WINNIPEG - One thing we will not say about the brass of True North Sports when we look back at its inaugural season in the big leagues: that it took the proven and safe approach.
The fledgling NHL organization continues to put fledgling people at the helm as it gears up to knock heads with the Bostons, Detroits and Washingtons of the hockey world.
First-year NHL owner Mark Chipman chose rookie Kevin Cheveldayoff as his GM, who in turn, along with rookie assistant GM Craig Heisinger, is about to announce the hiring of NHL rookie Claude Noel as his head coach.
All this to go along with a young and relatively inexperienced group of players, who will be growing into their roles along with the people in the front office.
Iím not saying it wonít work, and Iím not saying it will.
What I am saying is itís bold. Downright daring, even.
And itís a gamble.
Right off the top, letís acknowledge messrs Chipman and Heisinger, the people whoíve long called the shots for the AHLís Manitoba Moose, have a pretty impressive track record of hiring coaches.
Randy Carlyle, Alain Vigneault and Scott Arniel were winners at the AHL level, and two of the three have already proven themselves in the Show.
Noel did a fine job in his one season with the Moose, too. Not to mention the four seasons he guided the AHLís Milwaukee Admirals, where he won a championship.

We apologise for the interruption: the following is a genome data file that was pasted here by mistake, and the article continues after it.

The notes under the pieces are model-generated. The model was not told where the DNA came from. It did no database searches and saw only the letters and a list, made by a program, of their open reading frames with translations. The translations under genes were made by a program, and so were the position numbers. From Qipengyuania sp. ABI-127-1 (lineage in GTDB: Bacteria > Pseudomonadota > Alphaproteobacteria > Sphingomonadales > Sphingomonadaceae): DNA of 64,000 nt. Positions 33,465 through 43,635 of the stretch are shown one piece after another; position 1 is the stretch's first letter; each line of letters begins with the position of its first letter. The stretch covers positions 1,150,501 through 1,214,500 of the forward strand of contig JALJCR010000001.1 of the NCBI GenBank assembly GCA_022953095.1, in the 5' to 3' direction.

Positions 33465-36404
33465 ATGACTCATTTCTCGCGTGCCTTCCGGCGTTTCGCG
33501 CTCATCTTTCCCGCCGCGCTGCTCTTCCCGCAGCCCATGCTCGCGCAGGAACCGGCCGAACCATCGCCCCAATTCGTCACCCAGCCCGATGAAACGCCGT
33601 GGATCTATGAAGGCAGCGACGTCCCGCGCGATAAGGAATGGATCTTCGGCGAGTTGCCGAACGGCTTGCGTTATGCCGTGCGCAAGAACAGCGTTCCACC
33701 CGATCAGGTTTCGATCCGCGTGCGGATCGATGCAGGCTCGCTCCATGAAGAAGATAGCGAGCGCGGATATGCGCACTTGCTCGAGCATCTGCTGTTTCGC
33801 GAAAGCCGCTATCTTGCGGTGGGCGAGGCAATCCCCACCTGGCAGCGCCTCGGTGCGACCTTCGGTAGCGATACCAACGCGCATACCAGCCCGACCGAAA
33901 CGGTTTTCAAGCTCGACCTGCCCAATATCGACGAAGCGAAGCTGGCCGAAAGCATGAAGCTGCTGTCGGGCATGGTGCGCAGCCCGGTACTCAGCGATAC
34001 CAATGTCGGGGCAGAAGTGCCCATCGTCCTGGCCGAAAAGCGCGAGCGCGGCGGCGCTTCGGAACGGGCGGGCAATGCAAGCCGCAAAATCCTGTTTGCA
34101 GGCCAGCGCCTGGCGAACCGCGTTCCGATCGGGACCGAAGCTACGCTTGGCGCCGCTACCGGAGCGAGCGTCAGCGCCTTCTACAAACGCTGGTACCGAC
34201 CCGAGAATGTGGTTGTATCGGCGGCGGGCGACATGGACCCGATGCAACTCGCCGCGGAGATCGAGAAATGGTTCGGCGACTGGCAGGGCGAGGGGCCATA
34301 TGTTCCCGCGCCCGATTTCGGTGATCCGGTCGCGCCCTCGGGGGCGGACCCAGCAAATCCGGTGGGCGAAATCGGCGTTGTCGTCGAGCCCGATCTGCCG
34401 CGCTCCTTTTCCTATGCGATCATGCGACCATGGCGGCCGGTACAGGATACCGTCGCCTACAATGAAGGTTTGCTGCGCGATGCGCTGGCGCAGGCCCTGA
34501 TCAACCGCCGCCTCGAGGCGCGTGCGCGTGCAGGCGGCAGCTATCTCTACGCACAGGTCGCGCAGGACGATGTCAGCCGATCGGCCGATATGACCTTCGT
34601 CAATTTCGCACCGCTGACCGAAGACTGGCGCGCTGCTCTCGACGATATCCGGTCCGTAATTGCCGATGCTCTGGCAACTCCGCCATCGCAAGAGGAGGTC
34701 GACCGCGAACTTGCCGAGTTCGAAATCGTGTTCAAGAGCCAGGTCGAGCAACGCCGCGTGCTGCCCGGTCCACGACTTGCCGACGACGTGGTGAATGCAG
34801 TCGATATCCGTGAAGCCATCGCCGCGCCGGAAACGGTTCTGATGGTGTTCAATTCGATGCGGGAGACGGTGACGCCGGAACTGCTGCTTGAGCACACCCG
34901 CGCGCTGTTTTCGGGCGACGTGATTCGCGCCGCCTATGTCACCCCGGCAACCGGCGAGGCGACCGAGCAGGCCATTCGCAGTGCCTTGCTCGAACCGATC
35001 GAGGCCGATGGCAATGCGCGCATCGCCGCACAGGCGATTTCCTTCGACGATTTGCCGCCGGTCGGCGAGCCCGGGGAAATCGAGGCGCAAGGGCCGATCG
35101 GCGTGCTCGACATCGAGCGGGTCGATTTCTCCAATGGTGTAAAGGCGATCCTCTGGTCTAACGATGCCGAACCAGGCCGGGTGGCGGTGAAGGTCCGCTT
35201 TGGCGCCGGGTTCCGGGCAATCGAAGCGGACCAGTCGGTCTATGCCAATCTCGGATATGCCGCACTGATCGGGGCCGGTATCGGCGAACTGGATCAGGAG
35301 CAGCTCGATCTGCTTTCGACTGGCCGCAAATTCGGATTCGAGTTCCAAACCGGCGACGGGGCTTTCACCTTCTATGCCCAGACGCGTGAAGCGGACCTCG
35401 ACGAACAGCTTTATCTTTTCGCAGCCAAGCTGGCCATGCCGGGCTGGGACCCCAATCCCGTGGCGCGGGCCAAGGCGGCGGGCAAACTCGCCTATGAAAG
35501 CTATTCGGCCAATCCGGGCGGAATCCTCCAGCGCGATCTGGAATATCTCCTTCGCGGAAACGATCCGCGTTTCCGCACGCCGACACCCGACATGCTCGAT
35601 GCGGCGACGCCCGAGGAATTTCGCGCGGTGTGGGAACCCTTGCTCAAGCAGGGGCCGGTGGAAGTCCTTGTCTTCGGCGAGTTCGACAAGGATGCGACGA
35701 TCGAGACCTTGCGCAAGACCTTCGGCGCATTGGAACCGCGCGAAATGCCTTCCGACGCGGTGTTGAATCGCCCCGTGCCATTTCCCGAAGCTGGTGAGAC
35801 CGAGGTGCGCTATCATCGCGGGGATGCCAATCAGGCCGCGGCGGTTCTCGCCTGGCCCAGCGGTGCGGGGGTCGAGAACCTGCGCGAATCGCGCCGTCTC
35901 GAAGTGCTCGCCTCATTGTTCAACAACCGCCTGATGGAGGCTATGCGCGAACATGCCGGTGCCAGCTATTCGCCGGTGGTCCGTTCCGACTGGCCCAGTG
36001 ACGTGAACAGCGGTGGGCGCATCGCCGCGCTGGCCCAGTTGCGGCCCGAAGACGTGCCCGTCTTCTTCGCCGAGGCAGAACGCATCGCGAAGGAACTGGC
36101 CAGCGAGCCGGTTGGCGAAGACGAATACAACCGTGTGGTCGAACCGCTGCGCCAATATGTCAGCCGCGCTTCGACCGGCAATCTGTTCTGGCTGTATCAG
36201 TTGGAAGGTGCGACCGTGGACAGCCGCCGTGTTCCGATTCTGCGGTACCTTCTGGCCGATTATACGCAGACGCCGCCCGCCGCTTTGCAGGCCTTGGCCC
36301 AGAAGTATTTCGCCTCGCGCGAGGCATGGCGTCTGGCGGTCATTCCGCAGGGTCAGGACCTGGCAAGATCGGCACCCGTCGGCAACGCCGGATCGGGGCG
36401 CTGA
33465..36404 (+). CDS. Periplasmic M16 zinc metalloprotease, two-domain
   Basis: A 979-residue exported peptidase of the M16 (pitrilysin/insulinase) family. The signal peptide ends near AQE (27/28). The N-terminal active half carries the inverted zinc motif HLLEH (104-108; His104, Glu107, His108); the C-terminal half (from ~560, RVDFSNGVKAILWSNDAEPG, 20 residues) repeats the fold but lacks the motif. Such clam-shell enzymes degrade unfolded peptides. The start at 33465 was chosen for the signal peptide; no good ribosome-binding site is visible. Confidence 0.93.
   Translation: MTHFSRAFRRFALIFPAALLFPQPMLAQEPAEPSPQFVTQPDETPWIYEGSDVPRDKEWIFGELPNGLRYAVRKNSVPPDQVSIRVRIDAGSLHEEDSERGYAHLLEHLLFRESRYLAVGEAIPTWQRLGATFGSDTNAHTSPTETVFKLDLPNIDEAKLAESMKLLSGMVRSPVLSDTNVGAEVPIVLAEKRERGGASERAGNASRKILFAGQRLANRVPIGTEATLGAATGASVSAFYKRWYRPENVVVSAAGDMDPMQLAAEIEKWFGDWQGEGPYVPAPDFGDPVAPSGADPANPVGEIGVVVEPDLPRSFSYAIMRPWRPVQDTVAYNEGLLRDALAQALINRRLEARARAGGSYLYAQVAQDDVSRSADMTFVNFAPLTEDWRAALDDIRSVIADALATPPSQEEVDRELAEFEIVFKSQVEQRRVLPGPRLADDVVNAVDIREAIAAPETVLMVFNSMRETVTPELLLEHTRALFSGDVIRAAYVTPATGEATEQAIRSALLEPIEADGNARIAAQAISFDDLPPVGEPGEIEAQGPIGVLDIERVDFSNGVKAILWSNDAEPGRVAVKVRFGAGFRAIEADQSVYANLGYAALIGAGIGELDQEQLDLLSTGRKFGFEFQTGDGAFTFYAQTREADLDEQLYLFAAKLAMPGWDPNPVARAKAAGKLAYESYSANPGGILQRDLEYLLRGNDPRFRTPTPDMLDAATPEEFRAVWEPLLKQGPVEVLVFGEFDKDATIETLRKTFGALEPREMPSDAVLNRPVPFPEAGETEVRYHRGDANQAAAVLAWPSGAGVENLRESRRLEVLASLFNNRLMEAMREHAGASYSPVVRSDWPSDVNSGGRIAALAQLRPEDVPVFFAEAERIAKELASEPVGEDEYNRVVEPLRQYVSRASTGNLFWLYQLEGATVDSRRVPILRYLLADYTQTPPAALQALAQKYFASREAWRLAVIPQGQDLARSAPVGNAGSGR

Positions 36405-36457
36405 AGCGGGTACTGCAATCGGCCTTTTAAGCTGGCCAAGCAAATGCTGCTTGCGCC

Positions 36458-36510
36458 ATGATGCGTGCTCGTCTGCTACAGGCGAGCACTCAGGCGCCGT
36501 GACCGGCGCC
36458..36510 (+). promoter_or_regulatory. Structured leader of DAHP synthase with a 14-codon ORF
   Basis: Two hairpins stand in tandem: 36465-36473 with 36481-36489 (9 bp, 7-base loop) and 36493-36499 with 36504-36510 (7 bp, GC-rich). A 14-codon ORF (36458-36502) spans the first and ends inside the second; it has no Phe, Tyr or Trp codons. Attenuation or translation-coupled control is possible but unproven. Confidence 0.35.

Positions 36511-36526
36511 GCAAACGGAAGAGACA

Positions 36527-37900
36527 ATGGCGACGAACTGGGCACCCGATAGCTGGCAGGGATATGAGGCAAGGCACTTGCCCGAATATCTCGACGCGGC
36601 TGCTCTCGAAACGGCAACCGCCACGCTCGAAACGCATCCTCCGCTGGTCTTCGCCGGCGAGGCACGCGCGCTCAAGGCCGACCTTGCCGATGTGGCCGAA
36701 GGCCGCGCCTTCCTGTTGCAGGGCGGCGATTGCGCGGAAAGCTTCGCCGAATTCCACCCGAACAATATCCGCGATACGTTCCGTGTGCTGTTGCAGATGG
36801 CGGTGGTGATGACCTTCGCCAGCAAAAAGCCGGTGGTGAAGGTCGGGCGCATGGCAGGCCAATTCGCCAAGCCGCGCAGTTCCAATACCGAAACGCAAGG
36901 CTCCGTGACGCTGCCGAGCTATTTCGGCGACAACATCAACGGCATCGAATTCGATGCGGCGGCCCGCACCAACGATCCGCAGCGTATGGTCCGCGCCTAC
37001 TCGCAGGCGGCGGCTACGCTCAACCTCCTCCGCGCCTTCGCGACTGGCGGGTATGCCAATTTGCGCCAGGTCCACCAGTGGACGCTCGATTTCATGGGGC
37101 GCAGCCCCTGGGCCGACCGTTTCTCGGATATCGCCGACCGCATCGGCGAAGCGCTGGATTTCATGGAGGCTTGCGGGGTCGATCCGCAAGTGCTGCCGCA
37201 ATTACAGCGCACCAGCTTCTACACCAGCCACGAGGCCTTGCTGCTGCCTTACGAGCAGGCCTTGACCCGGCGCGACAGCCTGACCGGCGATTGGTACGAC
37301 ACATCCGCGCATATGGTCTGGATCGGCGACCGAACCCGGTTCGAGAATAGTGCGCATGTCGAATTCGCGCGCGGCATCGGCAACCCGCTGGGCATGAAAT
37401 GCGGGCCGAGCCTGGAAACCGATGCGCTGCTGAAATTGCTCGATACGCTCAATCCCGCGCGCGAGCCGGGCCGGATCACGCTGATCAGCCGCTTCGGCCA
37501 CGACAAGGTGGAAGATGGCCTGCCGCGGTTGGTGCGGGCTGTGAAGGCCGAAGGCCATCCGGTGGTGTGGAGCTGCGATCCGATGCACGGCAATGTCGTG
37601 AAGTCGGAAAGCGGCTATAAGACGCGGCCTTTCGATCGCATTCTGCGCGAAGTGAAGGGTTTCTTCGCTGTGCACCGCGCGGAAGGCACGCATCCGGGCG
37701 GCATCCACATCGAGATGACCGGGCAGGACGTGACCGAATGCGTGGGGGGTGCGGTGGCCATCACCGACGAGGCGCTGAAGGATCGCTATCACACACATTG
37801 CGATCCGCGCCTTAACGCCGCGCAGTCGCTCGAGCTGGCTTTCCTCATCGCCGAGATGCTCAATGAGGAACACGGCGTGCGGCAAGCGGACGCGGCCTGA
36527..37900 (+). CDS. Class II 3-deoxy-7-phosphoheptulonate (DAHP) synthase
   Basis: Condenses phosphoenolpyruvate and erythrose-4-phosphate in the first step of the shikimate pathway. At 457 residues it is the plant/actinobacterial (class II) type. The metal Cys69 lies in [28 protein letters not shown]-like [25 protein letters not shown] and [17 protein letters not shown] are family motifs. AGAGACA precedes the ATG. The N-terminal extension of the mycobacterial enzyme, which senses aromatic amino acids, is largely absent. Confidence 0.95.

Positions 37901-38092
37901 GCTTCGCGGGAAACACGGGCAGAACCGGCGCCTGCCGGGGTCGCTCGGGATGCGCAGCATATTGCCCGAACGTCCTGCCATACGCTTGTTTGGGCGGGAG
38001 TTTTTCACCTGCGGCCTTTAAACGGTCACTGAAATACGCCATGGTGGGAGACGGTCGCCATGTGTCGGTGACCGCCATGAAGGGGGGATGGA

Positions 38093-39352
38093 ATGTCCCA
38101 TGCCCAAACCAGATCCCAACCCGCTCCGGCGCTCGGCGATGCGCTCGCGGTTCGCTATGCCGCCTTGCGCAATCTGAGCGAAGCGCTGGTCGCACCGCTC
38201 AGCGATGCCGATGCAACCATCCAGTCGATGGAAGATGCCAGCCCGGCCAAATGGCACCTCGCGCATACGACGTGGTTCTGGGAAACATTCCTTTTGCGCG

But the NHL is a different animal, one that can bite you in many places.
Noel has just 24 games in that pressure cooker, going 10-8-6 with the unenviable ďinterimĒ tag around his neck in Columbus, where he was also an assistant under Ken Hitchcock for three forgettable seasons.
It became clear early in the process, though, that those with experience need not necessarily apply.
Among those on Cheveldayoffís short list, only Craig MacTavish had any significant NHL head coaching experience.
People like Hitchcock and Marc Crawford didnít warrant a sniff.
True North has gone with people they know, firsthand, not people they know of. Relationships are worth more than resumes. Familiarity, more important than fame.
But there is loyalty, and then there is loyalty to a fault.
I would have thought a young team might need a veteran hand to guide it.
Football fans in this town found out last season what it can cost to hire a rookie GM and a rookie head coach at the same time.
What is by far the NHLís greenest front office will no doubt experience some growing pains.
But coaches with sparkling entries on their resumes donít guarantee success, either.
Chipman found that out the very first time he hired a head coach, when he swung and missed with Stanley Cup champion Jean Perron.
Claude Noel will be a better choice than that.
But thatís the only sure thing about this move.